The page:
2. Bob sends Carols this 1 BTC, while the transaction from Alice to Bob isn’t yet validated. Carol sees this incoming transaction of 1 BTC to him, and immediately ships goods to B.
  3. At the instant , the transaction from Alice to Bob remains not confirmed by the network, and Bob can change the witness signature, therefore changing this transaction ID from 12345 to 67890.
  4. Now Carol won’t receive his 1 BTC, because the network looks for transaction 12345 to make sure that Bob’s wallet balance is valid.
  5. As this particular transaction ID changed from 12345 to 67890 the network won’t be ready to find this. The transaction from Bob to Carol will fail, and Bob gets his goods while still holding his BTC.

With the Segregated Witness update, such instances can’t happen again. this is often because the witness signatures are moved outside of the transaction block into an extended block, and altering the witness signature now won’t affect the transaction ID.

Since the transaction malleability issue is fixed, Segregated Witness also enables the right functioning of second-layer solutions, like the Lightning Network.

Lightning Network (shared with Bitcoin)

Lightning Network may be a micropayment solution supported the Bitcoin protocol. It aims to enable near-instant and low-cost payments between merchants and customers that use Bitcoin.

Specifically, Lightning Network aims to enable near-instant and low-cost payments between merchants and customers that wish to use bitcoins.

Lightning Network was conceptualized during a whitepaper by Joseph Poon and Thaddeus Dryja in 2015. Since then, it’s been implemented by multiple companies. the foremost prominent of them include Blockstream, Lightning Labs, and ACINQ.

In the Lightning Network, if a customer wishes to transact with a merchant, both of them got to open a payment channel, which operates off the Bitcoin blockchain (i.e., off-chain vs. on-chain). None of the transaction details from this payment channel are recorded on the blockchain. Hence, only the channel is closed will the top results of both party’s wallet balances be updated to the blockchain. The blockchain only is a settlement layer for Lightning transactions.

Since all transactions done via the payment channel are conducted independently of the Nakamoto consensus, both parties involved in transactions don’t got to await network confirmation on transactions. Instead, transacting parties would pay transaction fees to Bitcoin miners only they plan to close the channel.


One limitation to the Lightning Network is that it requires an individual to be online so as for him to receive transactions attributing towards him. Another limitation in user experience might be that one must lock up some funds whenever he wishes to open a payment channel, and is merely ready to use that fund within the channel.

However, this doesn’t mean he must create new channels whenever he wishes to transact with a special person on the Lightning Network. If Alice wants to send money to Carol, but they are doing not have a payment channel open, they will ask Bob, who has payment channels hospitable both A and C, to assist make that transaction. Alice are going to be ready to send funds to Bob, and Bob to Carol. Hence, the amount of “payment hubs” (i.e., Bob within the previous example) correlates with both the convenience and therefore the usability of the Lightning Network for real-world applications.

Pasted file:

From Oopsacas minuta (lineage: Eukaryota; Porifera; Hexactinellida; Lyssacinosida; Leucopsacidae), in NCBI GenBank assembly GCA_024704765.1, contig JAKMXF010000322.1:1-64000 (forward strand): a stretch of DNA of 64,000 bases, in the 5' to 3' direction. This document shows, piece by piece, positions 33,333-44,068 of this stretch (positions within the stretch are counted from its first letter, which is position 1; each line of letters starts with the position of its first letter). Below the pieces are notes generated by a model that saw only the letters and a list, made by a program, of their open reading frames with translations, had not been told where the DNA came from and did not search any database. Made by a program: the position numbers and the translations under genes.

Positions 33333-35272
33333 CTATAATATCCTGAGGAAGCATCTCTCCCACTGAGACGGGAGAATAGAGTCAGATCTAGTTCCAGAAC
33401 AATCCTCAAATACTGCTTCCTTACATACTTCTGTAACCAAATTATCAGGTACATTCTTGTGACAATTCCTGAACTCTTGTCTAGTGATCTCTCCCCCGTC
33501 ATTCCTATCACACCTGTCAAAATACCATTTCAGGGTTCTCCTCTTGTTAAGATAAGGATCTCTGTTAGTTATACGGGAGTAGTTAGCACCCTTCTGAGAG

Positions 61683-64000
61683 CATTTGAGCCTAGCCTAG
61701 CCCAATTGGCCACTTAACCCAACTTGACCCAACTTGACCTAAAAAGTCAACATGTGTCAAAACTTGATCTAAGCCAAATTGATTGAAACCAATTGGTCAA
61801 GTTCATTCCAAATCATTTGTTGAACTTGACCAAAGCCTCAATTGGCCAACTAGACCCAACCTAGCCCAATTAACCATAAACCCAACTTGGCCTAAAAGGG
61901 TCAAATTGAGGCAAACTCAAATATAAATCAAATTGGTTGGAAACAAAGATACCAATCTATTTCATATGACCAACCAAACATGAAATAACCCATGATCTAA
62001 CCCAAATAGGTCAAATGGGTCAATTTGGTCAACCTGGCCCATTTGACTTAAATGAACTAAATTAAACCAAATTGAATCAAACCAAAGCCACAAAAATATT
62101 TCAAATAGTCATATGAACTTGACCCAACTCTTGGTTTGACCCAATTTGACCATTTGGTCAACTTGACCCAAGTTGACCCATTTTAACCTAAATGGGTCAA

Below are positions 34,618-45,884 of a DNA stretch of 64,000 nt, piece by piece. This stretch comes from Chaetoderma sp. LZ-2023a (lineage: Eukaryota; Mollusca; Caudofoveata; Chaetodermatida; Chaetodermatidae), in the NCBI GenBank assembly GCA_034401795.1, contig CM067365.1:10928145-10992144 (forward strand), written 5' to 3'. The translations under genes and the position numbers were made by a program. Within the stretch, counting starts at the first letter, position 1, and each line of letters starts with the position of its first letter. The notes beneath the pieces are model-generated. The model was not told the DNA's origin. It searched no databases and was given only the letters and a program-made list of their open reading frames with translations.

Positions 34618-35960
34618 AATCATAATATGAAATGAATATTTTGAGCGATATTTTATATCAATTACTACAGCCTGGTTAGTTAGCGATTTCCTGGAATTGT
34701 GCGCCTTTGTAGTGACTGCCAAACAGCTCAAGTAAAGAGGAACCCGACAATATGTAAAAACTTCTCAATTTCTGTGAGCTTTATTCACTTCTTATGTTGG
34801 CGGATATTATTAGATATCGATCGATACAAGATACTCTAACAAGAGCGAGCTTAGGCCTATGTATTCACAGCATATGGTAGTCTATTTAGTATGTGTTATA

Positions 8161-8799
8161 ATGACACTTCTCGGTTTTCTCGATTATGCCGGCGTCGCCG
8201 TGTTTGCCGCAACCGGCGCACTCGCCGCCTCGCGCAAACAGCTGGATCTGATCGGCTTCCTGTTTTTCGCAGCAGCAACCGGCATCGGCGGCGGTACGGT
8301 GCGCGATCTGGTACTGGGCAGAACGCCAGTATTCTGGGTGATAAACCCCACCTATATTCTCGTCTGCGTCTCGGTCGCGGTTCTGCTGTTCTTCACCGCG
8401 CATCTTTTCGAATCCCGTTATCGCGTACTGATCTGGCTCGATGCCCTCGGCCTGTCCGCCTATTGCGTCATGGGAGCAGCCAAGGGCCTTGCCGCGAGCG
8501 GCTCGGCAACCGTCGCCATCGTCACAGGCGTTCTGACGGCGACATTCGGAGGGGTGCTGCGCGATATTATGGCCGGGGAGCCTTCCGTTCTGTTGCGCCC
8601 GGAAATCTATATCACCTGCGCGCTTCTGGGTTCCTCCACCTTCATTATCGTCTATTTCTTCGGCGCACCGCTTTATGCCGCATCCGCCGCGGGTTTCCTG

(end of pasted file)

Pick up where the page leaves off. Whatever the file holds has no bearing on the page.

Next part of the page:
MimbleWimble as a privacy feature (in implementation)

MimbleWimble may be a data storage and transaction structure that aims to reinforce privacy and fungibility while reducing network bloating and improving scalability. The Mimblewimble design was introduced in 2016 by pseudonymous Tom Elvis Jedusor. As of April 2020, MimbleWimble’s main stand-alone implementations are Grin (GRIN) and Beam (BEAM).

MimbleWimble is predicated on the UTXO model. However, in MimbleWimble there are not any addresses, and UTXO values are encrypted by the “blinding factors”. Blinding factors are private keys which are only known to the UTXO owner. it’s impossible for an observer to deduce any information on ownership or value of a MinbleWimble UTXO.

To create a transaction within the original MimbleWimble design, the sender and therefore the receiver wallets got to first establish communication. Once the communication is established, the sender provides the transaction inputs, and both sender and receiver create their respective outputs with range proofs attesting that the values are non-negative. Both parties sign the transaction before sending bent the nodes.

Hence, transaction validity is achieved by having nodes verifying that the sum of inputs and outputs is strictly zero which the range proofs and signatures are correct. Finally, the inputs are faraway from the present UTXO set while the outputs are saved.However, Litecoin’s MimbleWimble implementation via extension blocks would enable transactions “without the necessity to create a transaction interactively with the receiving party.” Specifically, Litecoin aims to realize an identical result with Diffie-Hellman Key Exchange.

3. Economics and provide distribution

Litecoin utilizes the Nakamoto consensus, and nodes validate blocks via Proof-of-Work mining.

Litecoin wasn’t pre-mined, and features a maximum supply of 84 million, exactly 4 times that of Bitcoin. The initial reward for a block is 50 litecoins, and halves every 840,000 blocks. Since the target time for block production on the Litecoin blockchain is 2.5 minutes, it implies that Litecoin block reward halving will happen every 4 years.

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Experienced Founder with a demonstrated history of working in the newspapers industry. Skilled in Data Research, Management, Investment Research, Teamwork, and Leadership. Influencing the technology, people, and technical analysis of the Cryptocurrency and Blockchain world.